John Ronald Reuel Tolkien was born at Bloemfontein, South Africa on January 3rd, 1892. In 1896 he and his mother moved back to England due to the death of Ronald's father Arthur. He went to school at King Edward's School, St. Philip's Grammar School and at Oxford University. When he graduated in 1915, he married his childhood love, Edith Bratt and joined the british army and fought in the World War where, at the Battle of the Somme, he lost two of his three best friends in battle.
By profession, Tolkien was a sholar. His academic positions were: staff member of the New English Dictionary (1918-20); Reader, later Professor of English Language at Leeds, (1920-25); Rawlingson and Bosworth Professor of Anglo-Saxon at Oxford (1925-45); and Merton Professor of English Language and Literature (1945-45).
Even from early age, Tolkien had been interested in language, espesially languages of Northern Europe, both ancient and modern. From that came not even his profession, but also his private hobby, inventing languages. He was also very intrested in old mythology and read alot about it´s myths and epics.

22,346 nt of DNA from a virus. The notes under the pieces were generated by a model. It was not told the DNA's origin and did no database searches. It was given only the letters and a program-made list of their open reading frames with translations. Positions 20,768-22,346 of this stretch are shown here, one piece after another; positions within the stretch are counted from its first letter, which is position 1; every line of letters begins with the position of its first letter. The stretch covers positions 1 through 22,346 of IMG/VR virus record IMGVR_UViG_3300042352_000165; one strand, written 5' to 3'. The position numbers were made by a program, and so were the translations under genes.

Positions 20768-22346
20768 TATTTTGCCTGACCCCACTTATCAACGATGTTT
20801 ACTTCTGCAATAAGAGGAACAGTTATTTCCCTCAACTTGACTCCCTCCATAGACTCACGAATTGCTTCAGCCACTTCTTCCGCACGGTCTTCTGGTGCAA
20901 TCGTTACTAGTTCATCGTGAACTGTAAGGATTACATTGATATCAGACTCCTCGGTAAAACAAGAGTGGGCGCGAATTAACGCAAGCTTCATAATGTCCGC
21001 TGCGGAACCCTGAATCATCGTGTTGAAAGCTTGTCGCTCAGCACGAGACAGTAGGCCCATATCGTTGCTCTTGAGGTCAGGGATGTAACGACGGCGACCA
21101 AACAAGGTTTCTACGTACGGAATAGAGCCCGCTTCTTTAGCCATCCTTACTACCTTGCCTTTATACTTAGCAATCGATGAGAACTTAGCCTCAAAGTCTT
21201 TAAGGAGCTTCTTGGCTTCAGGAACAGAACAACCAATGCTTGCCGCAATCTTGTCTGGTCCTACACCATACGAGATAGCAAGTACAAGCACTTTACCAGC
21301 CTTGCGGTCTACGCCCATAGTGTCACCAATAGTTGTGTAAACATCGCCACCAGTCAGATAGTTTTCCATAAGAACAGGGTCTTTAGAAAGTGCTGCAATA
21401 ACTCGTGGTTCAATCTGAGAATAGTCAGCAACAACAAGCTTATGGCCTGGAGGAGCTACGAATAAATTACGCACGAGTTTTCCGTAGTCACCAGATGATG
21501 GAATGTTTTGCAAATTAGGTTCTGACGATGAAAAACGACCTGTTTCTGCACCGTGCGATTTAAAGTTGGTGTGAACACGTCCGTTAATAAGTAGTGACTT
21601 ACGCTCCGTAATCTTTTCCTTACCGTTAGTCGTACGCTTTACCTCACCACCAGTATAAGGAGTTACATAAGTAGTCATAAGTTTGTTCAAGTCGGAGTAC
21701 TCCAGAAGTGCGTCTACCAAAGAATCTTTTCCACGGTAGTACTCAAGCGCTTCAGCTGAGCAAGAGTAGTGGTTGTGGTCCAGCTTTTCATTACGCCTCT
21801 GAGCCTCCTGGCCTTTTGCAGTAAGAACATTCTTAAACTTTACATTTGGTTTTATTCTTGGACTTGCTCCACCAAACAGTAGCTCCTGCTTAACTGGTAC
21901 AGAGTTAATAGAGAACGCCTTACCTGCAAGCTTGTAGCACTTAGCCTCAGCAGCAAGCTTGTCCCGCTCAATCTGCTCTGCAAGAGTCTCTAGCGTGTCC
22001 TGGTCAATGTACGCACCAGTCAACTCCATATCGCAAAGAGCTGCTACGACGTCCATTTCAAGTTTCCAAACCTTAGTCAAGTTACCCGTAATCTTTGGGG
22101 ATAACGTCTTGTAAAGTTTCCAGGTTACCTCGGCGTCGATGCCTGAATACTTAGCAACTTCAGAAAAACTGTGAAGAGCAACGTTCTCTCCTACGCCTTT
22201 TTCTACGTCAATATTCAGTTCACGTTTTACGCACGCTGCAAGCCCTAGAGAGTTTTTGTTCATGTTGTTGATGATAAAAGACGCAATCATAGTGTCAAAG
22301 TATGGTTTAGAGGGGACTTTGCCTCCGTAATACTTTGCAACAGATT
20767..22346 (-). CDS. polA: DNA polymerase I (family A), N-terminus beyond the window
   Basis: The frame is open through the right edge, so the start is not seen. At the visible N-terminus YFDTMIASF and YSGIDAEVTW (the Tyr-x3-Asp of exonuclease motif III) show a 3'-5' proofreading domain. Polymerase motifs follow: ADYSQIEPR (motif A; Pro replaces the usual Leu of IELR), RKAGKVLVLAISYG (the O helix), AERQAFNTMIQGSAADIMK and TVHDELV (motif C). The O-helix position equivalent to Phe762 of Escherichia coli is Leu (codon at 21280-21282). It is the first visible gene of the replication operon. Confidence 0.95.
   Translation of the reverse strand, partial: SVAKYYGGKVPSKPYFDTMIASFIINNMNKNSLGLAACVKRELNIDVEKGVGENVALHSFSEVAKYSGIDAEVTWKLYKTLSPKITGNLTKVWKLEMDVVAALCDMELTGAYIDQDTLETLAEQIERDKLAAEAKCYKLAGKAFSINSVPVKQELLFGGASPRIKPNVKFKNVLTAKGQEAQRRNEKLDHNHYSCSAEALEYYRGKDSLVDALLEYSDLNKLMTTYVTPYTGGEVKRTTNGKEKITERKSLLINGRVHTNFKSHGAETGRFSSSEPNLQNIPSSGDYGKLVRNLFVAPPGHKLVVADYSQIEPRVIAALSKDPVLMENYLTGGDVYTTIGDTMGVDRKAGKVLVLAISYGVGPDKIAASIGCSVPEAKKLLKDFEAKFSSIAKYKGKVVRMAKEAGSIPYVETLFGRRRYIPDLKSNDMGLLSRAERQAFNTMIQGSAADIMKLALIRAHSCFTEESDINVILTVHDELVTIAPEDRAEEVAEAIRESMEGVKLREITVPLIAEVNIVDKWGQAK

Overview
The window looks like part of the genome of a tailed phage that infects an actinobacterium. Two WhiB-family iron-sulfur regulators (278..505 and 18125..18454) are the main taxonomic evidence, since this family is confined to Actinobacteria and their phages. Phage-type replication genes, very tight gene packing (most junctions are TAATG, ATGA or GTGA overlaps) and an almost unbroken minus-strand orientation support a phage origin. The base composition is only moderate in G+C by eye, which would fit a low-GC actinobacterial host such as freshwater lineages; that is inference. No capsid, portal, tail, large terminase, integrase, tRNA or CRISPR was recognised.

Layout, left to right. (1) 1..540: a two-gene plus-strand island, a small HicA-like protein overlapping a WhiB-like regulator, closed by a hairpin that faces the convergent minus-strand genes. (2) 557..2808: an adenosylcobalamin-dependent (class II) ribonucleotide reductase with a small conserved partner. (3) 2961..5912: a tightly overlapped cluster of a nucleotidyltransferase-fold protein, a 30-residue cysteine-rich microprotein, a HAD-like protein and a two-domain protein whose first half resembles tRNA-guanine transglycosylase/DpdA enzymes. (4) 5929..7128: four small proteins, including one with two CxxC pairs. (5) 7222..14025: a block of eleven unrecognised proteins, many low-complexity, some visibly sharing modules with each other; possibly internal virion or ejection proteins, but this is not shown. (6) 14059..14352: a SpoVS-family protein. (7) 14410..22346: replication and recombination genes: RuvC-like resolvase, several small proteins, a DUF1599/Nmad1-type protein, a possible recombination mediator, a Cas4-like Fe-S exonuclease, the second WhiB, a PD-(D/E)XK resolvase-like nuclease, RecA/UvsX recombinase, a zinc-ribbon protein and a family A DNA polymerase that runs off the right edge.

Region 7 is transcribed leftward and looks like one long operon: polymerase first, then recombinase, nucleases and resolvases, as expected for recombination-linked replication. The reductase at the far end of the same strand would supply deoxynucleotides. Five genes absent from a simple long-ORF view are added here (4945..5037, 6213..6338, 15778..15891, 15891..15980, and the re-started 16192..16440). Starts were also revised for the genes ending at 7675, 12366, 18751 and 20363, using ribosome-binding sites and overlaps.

Tolkien had already been writing alot about the myths and legends concerning Middle Earth, and it was these notes that later became "The Silmarillion".
Ronald and Edith had four children and they were the first to hear the tale about "The Hobbit", that later became published in 1937 by Sir Stanley Unwin. The book proved to be very successful and so Unwin asked for a sequel, but it was not until 1954, when Tolkien was reaching his retirement, that the first volume of the great book "The Lord Of The Rings" was published, and it became a terrific success which had suprised Tolkien very much.
After his retirement, Ronald and Edith moved to Bournemouth but when Edith died in 1971, Ronald retuned to Oxford where he also died after a breif period of illness on Semptember 2 1973, leaving his greatest mythological work, "The Silmarillion" for editing by his son Christopher.